LAFD honors trailblazer d’Lisa Davies during Women’s History Month

March 20, 2024

LAFD recognizes d’Lisa Davies for groundbreaking career

The Los Angeles Fire Department Fire Commission paid tribute to d’Lisa Davies on March 19, 2024, celebrating her as the first Black female firefighter in the department’s history.

This recognition took place during Women’s History Month, acknowledging her 31 years of dedicated service and her significant contributions to enhancing diversity within the fire service.

Davies, originally from Tucson, Arizona, and the eldest of eight children, recently retired from a distinguished career in the LAFD.

Known for her spirited nature and enthusiasm for sports, Davies has been an inspiration for many, coaching various sports throughout her life.

Her service extended beyond her role in the fire department, with notable contributions as an Army veteran, a mother, and a mentor to many within her community.

Pioneering efforts in recruitment and mentoring

Davies spent the initial 22 years of her career in areas of Los Angeles with high incident rates, such as South Los Angeles and Boyle Heights, dedicating herself to serving communities similar to where she grew up.

Recognizing her leadership and dedication, the Fire Chief assigned her to the Recruitment Unit, where she played a pivotal role in increasing the numbers of women and minorities in the LAFD.

Her efforts in the Recruitment Unit led to the development of various programs aimed at supporting prospective firefighters, including mentoring, interview preparation, and targeted recruitment initiatives.

These programs not only supported the recruitment of diverse candidates but also laid the groundwork for future initiatives aimed at enhancing diversity within the fire service.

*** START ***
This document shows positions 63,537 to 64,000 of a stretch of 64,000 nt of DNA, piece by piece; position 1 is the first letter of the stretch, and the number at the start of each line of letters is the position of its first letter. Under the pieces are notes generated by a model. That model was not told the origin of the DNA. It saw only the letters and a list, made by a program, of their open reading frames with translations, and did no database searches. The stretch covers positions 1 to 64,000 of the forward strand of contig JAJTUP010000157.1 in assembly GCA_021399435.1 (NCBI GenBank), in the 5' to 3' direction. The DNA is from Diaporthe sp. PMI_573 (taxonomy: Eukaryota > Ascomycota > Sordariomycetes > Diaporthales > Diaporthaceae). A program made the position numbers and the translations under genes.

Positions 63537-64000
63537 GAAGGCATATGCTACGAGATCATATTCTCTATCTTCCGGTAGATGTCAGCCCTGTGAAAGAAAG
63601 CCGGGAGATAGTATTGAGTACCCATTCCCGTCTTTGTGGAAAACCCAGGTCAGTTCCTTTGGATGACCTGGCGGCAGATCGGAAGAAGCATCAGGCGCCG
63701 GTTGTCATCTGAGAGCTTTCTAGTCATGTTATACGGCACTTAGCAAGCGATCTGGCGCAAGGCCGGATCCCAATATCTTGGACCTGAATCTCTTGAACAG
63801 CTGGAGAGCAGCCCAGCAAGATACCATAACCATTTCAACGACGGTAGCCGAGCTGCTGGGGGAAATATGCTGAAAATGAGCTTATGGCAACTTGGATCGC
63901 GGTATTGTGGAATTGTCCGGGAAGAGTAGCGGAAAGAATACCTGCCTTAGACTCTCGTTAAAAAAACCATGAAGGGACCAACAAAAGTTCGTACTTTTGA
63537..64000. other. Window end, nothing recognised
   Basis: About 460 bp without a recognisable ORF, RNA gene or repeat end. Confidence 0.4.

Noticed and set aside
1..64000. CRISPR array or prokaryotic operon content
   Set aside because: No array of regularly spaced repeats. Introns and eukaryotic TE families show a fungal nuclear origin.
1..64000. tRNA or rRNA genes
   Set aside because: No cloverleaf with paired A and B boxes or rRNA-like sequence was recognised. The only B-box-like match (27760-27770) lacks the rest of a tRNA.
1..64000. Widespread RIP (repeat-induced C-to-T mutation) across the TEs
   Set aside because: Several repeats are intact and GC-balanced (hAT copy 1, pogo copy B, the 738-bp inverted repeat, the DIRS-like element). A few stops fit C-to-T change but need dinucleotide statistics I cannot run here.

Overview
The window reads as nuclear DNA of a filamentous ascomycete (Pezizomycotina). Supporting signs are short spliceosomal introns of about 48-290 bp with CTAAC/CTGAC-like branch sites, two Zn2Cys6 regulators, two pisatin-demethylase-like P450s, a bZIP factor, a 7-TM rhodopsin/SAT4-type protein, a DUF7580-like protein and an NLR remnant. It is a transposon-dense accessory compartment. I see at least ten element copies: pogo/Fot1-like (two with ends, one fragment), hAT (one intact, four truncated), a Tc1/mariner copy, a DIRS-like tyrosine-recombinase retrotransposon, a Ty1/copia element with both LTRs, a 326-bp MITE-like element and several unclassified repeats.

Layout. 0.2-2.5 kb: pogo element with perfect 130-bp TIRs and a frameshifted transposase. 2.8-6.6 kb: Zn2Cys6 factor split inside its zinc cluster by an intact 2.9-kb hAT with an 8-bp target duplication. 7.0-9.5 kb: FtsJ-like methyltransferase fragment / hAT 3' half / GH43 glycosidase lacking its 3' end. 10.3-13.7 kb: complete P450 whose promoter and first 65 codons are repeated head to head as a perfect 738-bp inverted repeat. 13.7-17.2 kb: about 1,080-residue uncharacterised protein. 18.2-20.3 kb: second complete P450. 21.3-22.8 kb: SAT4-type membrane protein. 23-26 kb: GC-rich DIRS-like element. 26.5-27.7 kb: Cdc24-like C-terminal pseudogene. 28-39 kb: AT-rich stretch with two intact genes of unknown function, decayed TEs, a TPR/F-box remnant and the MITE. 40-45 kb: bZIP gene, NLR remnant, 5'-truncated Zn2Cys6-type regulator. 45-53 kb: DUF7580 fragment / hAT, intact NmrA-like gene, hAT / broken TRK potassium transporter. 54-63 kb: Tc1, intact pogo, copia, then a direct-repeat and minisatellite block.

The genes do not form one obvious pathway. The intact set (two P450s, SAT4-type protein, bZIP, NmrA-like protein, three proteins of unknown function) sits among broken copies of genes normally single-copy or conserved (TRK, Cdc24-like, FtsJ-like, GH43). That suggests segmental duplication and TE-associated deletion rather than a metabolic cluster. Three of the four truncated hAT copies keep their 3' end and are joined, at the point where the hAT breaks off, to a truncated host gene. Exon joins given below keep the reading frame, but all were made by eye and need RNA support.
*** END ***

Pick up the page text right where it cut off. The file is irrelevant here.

A legacy of leadership and service

Promoted to Captain in 2009, Davies continued to make her mark, supervising the Bureau of Fire Prevention and Safety’s Legal Liaison Unit and the Environmental Unit.

Her exceptional organizational and leadership skills have been recognized nationally, particularly in her interactions with state and federal agencies.

Even in retirement, Davies remains committed to her mission of recruiting and mentoring women, minorities, and military veterans into the fire service.

Her workshops and mentoring programs continue to influence and inspire those entering the field, reflecting her belief in the power of determination and the importance of standing up for justice.

Davies’s father, a significant influence in her life, instilled in her the belief that she could achieve anything she set her mind to, a principle that has guided her throughout her career.

Her numerous awards and her induction into the Ford Company, Southern California Freedom Sisters Traveling Museum in 2010, are testaments to her impactful career and dedication to service.

FSJA Comment

The LAFD’s recognition of d’Lisa Davies during Women’s History Month not only celebrates her individual achievements but also highlights the importance of diversity and inclusion within the fire service.

Davies’s pioneering career, marked by her leadership in recruitment and mentoring, serves as an inspiration for future generations.

Her contributions have paved the way for more women and minorities to join the fire service, underscoring the value of dedication, leadership, and community service in making a lasting impact.

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